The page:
What Does Emotional Intelligence Look Like in the Workplace?
Part 2 of 5
Cultivate Greater Self-awareness with These Personality Profiling Tools
Successful leadership consists of a myriad of different skills, characteristics, and attributes - one of these attributes being emotional intelligence (EI).
There are many different aspects that make up emotional intelligence, but developing self-awareness is often the first step that leaders to increase their EI.
So why is self-awareness such a valuable attribute for leaders and how can you cultivate greater self-awareness in your organisation?
Tell-tale Signs of Self-aware Leaders
While self-awareness can look different in different people, there are some universal traits that all self-aware leaders share.
One of the key tell-tale signs of self-awareness is having intellectual humility. Intellectual humility means accepting that you don’t know everything, staying humble and down-to-earth, and having an accurate understanding of oneself, leading to a better understanding of others.
Another extremely common sign of self-awareness is having an insatiable appetite for continuous improvement. Self-aware leaders recognise their own strengths, weaknesses and biases, and they see the value of continuous learning and growth for both themselves and their teams.
The Value of Self-awareness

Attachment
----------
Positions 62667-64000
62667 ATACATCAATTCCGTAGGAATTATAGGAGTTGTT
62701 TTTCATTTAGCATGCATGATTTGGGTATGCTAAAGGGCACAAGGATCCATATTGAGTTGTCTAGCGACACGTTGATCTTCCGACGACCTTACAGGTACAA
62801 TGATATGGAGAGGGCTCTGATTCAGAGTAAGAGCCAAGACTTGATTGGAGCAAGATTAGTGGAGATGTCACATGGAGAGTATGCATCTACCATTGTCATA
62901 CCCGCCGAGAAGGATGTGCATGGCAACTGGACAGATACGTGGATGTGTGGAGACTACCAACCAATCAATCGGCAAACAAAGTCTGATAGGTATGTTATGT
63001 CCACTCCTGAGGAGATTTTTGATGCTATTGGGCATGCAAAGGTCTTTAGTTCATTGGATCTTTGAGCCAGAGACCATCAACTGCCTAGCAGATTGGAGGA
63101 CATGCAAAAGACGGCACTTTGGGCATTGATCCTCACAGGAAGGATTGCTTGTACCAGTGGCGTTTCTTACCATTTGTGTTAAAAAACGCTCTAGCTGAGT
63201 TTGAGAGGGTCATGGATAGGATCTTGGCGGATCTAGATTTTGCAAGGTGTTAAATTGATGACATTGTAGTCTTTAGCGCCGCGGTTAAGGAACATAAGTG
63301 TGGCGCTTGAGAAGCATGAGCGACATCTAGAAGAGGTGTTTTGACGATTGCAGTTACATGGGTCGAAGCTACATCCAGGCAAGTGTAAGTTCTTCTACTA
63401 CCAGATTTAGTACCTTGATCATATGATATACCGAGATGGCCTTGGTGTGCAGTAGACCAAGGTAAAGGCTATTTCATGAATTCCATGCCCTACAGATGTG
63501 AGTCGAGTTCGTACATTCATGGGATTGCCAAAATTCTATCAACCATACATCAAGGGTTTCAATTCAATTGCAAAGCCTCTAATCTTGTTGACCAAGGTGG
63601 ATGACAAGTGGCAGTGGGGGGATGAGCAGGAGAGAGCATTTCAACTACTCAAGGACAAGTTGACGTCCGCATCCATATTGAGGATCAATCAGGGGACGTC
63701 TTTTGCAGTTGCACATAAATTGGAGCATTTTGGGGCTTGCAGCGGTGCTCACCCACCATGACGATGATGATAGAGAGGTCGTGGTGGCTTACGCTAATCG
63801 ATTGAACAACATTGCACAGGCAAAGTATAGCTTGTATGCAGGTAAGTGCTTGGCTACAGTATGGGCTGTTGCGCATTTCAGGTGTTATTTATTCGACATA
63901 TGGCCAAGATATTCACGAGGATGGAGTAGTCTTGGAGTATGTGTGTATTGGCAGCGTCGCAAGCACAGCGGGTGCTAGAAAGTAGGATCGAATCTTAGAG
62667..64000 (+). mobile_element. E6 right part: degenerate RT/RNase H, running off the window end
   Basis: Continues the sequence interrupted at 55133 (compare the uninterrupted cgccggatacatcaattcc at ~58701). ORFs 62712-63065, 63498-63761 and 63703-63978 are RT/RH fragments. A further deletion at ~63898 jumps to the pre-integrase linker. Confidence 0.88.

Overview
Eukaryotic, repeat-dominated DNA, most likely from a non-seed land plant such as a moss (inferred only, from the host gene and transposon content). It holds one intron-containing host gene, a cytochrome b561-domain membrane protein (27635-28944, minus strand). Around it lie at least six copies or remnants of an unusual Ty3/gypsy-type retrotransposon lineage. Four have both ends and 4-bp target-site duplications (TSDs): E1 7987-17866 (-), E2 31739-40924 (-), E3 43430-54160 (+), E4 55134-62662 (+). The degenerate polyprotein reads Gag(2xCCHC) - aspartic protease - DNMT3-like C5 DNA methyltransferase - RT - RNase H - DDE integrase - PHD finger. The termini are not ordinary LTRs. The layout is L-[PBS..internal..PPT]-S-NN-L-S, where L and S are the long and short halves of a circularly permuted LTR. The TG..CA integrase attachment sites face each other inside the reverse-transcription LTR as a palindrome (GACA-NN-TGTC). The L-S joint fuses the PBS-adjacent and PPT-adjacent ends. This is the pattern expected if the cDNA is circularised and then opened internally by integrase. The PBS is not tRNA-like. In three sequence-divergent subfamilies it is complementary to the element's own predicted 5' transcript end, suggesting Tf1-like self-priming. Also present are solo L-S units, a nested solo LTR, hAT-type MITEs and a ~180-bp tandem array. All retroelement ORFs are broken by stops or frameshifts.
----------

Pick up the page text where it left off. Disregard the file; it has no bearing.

Cultivating greater self-awareness brings many benefits to the organisation and has an extremely positive impact of the workforce.
- Self-aware leaders often find it easier to build trusting relationships with team members, making it easier to gain buy-in from staff to get them behind change.
- Having a self-aware workforce also minimises the chance of team conflict as self-aware staff are often very open to feedback and don’t take constructive criticism personally.
- Research also suggests that “leaders who are self-aware are more likely to be high-performing, to meet their business goals, and save turnover costs”
How to Use Personality Profiling Tools to Cultivate Greater Self-awareness
Firstly, before you can begin to improve your or your staff’s self-awareness, it’s important to understand that there are two types of self-awareness:
- Internal - understanding of our own values, passions, aspirations, thoughts, feelings, behaviours, strengths and weaknesses, and our impact on others
- External - understanding how others view us
The overriding purpose of self-awareness is to better understand your personality.
There are countless different personalities - we are all unique - but research has found that they can be categorised into 16 types.
Myers-Briggs Type Indicator (MBTI) is one of the most well-known personality type questionnaires. It looks at 4 different categories:
- Introversion or Extraversion
- Sensing or Intuition
- Thinking or Feeling
- Judging or Perception
If you’re interested in exploring your personality type or think it would be a useful tool for your staff, you can click here to take the 16 Personalities questionnaire.
If you’d also like to explore different personality profiling tools, you can click the link below to download a Guide to Personality Profiling that explains 5 more personality assessment tools.
Next up on The Daily Dot, we will be looking at how to effectively manage change in your organisation and overcome resistance to achieve the results you desire.
Until next time…